Swimsuits, Clothes & Body Image


One major secret to a positive body image is wearing the right clothing for your body.

Clothing that doesn’t show everything is clothing that cleverly hides flaws and private areas. Like the above dress, for instance.

I don’t want to mislead you, I’m no prude. I’m prone to flashing a bit of cleavage myself. I just feel oddly entitled to lift my arms up all the way without flashing my stomach, which I’m not as proud of as I am my clavicle and cleavage area. I also feel entitled to bending over without showing the world my butt crack and my men’s briefs. It does not make me feel great about my body to not be able to move it freely without tugging, pulling, adjusting and fussing with my clothes.

The American Psychological Association, in their Report on Sexualization of Girls, site girls’ need to constantly tug at and adjust clothing as a major body image issue.

“A second emotional consequence of self-objectification is appearance anxiety; which is manifested by checking and adjusting one’s appearance. Girls’ fashions arguably compound the opportunities for this kind of anxiety: tight-fitting “belly shirts,” micro-miniskirts, and plunging necklines require regular body monitoring and a kind of chronic vigilance about whether everything is in place.”

Of course you can relate. We can all relate to bending down and wondering who is looking at our bum crack because of those low rise jeans. We can relate to tugging our too-short shirts down over our pants or pulling on the necks of our shirts to cover our bra strap. Or having a toddler flash our boobs by pulling a blouse down just a little too low as they cling. I’m over it.

This does nothing to make us, or our daughters, feel great about our bodies.

The right clothes – the right swimsuits, shirts and jeans – are vital for a positive body image. (Go to Zafu to find the best jeans for your body.)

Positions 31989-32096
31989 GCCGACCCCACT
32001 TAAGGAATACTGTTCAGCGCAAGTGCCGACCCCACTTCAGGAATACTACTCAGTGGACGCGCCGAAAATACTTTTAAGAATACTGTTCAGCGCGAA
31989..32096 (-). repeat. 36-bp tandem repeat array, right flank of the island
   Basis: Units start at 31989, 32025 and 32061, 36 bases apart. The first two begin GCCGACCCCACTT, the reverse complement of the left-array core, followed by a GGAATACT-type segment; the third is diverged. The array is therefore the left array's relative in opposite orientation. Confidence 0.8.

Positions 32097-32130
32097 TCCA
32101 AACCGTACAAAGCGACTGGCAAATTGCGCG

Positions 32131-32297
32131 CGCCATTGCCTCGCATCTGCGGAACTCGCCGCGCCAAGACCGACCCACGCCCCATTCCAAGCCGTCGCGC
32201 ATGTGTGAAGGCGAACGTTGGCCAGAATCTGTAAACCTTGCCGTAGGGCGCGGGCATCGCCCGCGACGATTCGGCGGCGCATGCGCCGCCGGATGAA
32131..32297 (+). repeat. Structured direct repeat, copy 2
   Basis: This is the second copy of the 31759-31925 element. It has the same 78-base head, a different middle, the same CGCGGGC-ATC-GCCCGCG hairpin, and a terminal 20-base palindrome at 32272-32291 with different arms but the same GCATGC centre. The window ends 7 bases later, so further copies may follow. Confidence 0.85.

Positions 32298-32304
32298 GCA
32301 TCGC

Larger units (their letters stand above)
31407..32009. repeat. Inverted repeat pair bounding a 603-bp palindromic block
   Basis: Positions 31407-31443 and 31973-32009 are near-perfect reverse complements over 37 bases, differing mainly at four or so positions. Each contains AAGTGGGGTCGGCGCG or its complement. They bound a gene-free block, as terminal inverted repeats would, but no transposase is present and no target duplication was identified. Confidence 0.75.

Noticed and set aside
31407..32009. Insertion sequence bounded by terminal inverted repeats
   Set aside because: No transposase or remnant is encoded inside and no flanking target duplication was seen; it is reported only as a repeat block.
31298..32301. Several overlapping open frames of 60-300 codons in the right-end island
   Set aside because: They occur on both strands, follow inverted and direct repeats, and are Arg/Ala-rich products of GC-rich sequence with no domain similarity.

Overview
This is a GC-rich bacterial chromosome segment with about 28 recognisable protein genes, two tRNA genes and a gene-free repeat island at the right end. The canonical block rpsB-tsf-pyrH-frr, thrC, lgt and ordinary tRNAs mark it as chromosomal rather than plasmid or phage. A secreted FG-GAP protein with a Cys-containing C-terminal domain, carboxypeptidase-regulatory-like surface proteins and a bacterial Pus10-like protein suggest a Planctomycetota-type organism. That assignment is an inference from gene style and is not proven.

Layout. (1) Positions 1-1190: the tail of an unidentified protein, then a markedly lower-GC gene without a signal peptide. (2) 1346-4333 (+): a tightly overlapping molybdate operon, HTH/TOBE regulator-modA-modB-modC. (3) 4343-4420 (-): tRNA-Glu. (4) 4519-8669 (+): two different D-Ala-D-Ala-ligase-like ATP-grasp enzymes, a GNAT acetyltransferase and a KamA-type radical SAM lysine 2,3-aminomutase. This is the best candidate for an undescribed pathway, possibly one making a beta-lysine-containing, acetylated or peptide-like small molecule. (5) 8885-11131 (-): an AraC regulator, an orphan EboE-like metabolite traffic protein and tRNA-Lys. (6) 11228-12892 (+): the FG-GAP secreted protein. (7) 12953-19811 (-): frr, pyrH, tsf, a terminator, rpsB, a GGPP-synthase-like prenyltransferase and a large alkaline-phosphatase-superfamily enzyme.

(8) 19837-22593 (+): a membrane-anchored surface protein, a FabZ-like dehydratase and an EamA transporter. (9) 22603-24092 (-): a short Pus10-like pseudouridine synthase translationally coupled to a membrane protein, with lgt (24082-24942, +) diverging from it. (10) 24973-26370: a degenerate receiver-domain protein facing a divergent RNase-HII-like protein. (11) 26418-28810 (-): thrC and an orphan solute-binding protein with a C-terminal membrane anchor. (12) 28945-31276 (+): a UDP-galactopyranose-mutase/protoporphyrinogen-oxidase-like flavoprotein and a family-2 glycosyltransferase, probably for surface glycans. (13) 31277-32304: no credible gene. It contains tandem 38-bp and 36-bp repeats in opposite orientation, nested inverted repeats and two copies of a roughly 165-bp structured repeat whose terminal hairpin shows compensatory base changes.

While you might not find the perfect fit – embarrassing adjustment not required –  in many stores, there are clothing designers out there who are making fashionable, modest clothes for real women and real girls.


I recently purchased a swimsuit from Diviinemodestee.com for myself. I love how I feel about my body when it’s accentuating my positives with a good design and requiring the least about of tugging and pulling. It hides things, like my stomach, that I don’t feel comfortable showing the whole world. Another modest clothing company, Shade, is having a clearance sale right now with some very cute and body flattering suits for women.


I’m going to buy one of these tummy covering tankinis for Ainsley next year to avoid the whole “I want a tankini! Why can’t I have a tankini?” temper-tantrum episode in the dressing room. The one where she’s pulling the suit down enough to cover her tummy and exposing her chest to prove that it “fits.” Maybe I’m not the only parent who has had that moment?

“You can have a Tankini dear,” I’ll say next year and I’ll allow her to choose from this adorable collection.


The extra-long, high necked cap-sleeved T-shirts at Diviine Modestee also allow me to say “yes” to halter and tube top fashions that are admittedly cute, but which her father will never let her wear out of the house.

Oh, they are having a clearance sale right now and I’m not aligned with the company in any way.

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